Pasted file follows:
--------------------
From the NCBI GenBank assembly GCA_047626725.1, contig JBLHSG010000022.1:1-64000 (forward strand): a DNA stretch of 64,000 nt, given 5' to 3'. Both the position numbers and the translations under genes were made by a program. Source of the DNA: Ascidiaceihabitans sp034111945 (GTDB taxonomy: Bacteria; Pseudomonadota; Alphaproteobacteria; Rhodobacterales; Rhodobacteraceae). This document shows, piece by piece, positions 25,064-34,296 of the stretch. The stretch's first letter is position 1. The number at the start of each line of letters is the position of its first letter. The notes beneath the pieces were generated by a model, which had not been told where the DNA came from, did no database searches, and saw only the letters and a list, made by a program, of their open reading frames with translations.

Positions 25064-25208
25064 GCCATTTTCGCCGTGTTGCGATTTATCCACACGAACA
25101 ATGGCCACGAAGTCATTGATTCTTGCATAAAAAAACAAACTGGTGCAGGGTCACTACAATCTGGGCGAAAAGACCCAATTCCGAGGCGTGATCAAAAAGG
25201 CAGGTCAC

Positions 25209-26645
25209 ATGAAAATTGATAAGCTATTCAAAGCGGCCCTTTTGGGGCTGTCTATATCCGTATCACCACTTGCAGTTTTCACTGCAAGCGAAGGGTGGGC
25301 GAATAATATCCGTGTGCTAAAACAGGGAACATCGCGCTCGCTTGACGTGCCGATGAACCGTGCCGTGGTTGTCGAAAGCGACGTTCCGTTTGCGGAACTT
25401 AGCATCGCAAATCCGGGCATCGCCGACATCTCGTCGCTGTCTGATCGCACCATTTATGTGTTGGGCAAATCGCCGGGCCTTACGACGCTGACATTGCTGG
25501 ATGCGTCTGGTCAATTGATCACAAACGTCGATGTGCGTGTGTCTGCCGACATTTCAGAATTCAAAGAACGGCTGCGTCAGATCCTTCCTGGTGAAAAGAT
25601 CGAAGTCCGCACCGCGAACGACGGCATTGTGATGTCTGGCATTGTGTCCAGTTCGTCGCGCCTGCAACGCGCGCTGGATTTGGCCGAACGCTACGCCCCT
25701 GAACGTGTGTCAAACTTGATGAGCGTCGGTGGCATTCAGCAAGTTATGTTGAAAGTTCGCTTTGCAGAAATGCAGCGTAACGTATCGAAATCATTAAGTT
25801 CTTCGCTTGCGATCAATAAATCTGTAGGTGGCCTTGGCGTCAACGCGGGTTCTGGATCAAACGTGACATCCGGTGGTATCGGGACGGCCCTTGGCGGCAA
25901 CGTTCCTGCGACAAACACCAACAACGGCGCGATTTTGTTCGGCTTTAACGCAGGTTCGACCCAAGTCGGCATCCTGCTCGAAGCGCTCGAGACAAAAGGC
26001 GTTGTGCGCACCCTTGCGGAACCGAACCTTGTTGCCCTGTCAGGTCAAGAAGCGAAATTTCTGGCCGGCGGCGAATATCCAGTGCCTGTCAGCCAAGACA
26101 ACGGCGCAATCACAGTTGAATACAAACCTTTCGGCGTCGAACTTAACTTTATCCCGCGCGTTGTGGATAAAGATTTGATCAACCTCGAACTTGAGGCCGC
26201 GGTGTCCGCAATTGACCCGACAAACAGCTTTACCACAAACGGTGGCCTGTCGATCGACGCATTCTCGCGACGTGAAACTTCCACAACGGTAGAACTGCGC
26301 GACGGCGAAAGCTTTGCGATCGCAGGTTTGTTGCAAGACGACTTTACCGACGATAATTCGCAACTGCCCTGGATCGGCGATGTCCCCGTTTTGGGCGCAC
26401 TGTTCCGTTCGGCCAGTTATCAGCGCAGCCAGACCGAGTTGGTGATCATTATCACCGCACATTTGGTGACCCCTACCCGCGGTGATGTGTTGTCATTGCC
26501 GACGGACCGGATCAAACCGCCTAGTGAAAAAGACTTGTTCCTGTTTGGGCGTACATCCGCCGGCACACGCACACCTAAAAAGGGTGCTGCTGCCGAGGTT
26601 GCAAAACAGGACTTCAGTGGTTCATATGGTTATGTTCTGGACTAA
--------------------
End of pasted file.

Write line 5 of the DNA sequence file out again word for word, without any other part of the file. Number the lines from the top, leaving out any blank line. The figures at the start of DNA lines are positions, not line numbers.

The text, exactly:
25201 CAGGTCAC